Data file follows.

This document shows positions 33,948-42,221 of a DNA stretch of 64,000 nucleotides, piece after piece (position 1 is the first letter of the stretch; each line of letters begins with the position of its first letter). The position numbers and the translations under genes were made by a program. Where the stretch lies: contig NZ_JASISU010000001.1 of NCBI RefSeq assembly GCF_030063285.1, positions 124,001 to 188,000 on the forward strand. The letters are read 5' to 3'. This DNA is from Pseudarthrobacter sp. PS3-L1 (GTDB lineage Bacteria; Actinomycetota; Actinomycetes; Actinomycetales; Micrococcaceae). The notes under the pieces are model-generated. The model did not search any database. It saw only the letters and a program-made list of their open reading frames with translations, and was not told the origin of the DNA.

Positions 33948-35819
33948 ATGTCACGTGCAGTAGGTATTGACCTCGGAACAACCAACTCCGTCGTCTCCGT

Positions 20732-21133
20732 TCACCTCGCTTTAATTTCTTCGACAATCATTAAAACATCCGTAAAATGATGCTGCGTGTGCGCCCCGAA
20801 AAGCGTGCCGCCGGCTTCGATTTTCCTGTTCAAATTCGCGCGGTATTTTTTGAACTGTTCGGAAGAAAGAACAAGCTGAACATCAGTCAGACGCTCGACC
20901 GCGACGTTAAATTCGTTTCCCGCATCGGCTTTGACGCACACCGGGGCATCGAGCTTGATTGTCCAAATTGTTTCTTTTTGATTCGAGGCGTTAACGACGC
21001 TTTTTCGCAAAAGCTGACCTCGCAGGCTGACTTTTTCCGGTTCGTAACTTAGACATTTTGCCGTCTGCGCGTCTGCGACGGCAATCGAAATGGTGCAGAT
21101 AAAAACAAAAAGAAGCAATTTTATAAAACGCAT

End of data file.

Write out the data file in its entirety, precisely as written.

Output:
This document shows positions 33,948-42,221 of a DNA stretch of 64,000 nucleotides, piece after piece (position 1 is the first letter of the stretch; each line of letters begins with the position of its first letter). The position numbers and the translations under genes were made by a program. Where the stretch lies: contig NZ_JASISU010000001.1 of NCBI RefSeq assembly GCF_030063285.1, positions 124,001 to 188,000 on the forward strand. The letters are read 5' to 3'. This DNA is from Pseudarthrobacter sp. PS3-L1 (GTDB lineage Bacteria; Actinomycetota; Actinomycetes; Actinomycetales; Micrococcaceae). The notes under the pieces are model-generated. The model did not search any database. It saw only the letters and a program-made list of their open reading frames with translations, and was not told the origin of the DNA.

Positions 33948-35819
33948 ATGTCACGTGCAGTAGGTATTGACCTCGGAACAACCAACTCCGTCGTCTCCGT

Positions 20732-21133
20732 TCACCTCGCTTTAATTTCTTCGACAATCATTAAAACATCCGTAAAATGATGCTGCGTGTGCGCCCCGAA
20801 AAGCGTGCCGCCGGCTTCGATTTTCCTGTTCAAATTCGCGCGGTATTTTTTGAACTGTTCGGAAGAAAGAACAAGCTGAACATCAGTCAGACGCTCGACC
20901 GCGACGTTAAATTCGTTTCCCGCATCGGCTTTGACGCACACCGGGGCATCGAGCTTGATTGTCCAAATTGTTTCTTTTTGATTCGAGGCGTTAACGACGC
21001 TTTTTCGCAAAAGCTGACCTCGCAGGCTGACTTTTTCCGGTTCGTAACTTAGACATTTTGCCGTCTGCGCGTCTGCGACGGCAATCGAAATGGTGCAGAT
21101 AAAAACAAAAAGAAGCAATTTTATAAAACGCAT